Sector Pulse
Pratik Bachkaniwala
Pratik Bachkaniwala
Managing Director
Palod Himson Machines

Fabric processing machines are picking up


 

How big is the Indian textile machine market? Which machines have appeal in domestic & export markets? How much do you invest in R&D? Share your views on the current textile package

The weaving machine market has the most potential in India. The ratio of shuttle loom to shuttleless looms is the utmost in India. Hence, huge replacements are happening in this sector. In the decentralised sector, rapier machines are being installed in large quantities. But the trend is shifting to airjet machines and we anticipate large investments for airjet looms in India, in both decentralised as well as organised sectors. Yarn processing machines, especially the synthetic yarn, have not been doing well for the last few years. The market has shrunk drastically over the years. Even our Chinese counterparts have the same opinion of their country. However, fabric processing machines are picking up as the country is getting ready for modernisation and replacing machines with more automation and reduced energy consumption. This market will be growing in the next few years.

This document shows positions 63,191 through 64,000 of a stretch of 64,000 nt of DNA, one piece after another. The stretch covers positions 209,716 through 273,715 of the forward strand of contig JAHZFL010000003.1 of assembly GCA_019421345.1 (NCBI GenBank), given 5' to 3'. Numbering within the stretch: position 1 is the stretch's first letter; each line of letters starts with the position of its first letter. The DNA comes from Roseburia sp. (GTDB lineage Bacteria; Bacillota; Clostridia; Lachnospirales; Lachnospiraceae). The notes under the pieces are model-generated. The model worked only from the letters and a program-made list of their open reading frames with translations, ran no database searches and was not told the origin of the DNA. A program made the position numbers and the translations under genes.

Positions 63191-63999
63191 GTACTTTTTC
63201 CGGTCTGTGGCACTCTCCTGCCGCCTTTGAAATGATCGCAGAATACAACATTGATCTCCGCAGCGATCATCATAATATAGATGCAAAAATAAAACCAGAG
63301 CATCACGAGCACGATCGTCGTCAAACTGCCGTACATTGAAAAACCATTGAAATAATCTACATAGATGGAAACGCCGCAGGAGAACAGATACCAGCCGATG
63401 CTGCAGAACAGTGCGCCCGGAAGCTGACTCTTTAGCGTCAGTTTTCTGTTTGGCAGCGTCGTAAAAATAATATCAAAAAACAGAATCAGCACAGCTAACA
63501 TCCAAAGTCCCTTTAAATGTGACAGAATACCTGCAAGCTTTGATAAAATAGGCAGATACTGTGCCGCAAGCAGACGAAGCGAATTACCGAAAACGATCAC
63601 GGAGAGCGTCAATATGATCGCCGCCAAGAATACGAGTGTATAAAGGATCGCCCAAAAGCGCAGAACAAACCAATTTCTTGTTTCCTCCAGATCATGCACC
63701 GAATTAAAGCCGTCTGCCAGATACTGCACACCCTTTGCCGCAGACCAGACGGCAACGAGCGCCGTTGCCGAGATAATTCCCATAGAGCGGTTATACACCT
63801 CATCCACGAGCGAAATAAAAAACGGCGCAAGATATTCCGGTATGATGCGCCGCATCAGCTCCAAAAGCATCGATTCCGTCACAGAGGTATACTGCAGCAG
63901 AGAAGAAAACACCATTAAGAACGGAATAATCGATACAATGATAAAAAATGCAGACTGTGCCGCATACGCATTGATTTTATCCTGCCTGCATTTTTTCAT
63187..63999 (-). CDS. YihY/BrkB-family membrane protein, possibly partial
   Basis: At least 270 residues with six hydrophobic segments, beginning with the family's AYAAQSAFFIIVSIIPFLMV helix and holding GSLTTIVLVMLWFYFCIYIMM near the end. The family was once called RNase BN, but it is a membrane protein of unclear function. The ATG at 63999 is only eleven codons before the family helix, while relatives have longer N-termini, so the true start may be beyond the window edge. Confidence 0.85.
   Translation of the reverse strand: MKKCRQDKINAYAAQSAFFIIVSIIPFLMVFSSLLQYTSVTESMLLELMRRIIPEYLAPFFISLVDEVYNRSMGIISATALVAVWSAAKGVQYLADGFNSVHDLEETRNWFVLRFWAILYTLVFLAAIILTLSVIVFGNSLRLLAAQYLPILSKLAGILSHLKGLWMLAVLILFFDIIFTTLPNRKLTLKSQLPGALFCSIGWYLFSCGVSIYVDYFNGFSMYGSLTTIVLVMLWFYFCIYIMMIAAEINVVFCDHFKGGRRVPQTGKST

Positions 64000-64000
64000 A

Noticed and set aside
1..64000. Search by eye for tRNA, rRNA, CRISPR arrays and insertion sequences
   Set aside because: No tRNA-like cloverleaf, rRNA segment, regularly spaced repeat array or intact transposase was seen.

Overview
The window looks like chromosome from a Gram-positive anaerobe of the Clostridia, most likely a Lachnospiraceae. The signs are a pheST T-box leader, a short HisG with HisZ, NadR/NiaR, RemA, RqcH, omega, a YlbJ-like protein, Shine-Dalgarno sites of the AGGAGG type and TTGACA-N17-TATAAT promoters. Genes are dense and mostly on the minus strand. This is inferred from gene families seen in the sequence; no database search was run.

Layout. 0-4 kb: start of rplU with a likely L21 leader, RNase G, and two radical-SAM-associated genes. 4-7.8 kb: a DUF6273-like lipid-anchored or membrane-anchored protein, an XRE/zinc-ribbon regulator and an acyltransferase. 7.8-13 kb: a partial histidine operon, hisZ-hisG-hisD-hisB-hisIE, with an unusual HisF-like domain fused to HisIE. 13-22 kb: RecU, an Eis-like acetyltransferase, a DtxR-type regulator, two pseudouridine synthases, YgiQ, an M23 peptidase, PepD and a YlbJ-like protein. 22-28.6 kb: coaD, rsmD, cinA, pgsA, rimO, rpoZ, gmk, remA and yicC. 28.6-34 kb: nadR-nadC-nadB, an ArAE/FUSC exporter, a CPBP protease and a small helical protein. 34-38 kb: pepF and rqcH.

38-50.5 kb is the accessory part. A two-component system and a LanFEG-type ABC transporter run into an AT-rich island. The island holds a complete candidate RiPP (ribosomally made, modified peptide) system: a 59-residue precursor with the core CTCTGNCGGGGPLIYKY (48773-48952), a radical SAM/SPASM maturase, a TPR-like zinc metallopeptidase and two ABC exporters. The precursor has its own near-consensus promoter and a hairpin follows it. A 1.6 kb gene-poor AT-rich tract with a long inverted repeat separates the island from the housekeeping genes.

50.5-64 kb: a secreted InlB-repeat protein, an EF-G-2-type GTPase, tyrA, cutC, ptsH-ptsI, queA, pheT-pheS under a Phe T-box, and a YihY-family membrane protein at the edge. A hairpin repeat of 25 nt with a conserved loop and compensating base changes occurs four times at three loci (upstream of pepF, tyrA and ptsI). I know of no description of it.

In India, Surat will always remain one of the largest market for our range. However, textile market is price-sensitive hence every time we may not get a larger part of the pie. Other regions that are promising are National Capital Region (NCR), Coimbatore and Ichalkaranji. 

Although in terms of textile machinery, the largest market outside India is China, where we do not attempt to supply. For other regions, we have to compete with the Chinese. Hence, exporting to countries which have special trade treaties with China is difficult for us. Our government must sign trade treaties with such developing nations whereby our competitiveness with the Chinese can be on the same level. But for exports, we have a good customer base in Iran, Sri Lanka, and Nepal.

In regards to R&D, we do not follow fixed pattern. Whenever we see an opportunity or a gap in technology, we do not shy away from such an investment. But in our range of products, we mostly follow the footsteps of European or Japanese makes. We go with a vision to grow by 8-10 per cent in top line for next 2-3 years.

The new textile package dovetails with the Make in India initiative, focusing on labour reforms, boosting manufacturing capabilities, and increasing export competitiveness; it will be helpful to grow Indian garment sector thus all the downstream industries will get a boost.

In my opinion, the industry needs support on just two major aspects from the government. First, consistency and transparency in subsidy schemes like TUFS. And second, provide level-playing field to Indian manufacturers of textile machines in terms of duties, taxes and subsidies.

Published on: 13/09/2016

DISCLAIMER: All views and opinions expressed in this column are solely of the interviewee, and they do not reflect in any way the opinion of Fibre2Fashion.com.

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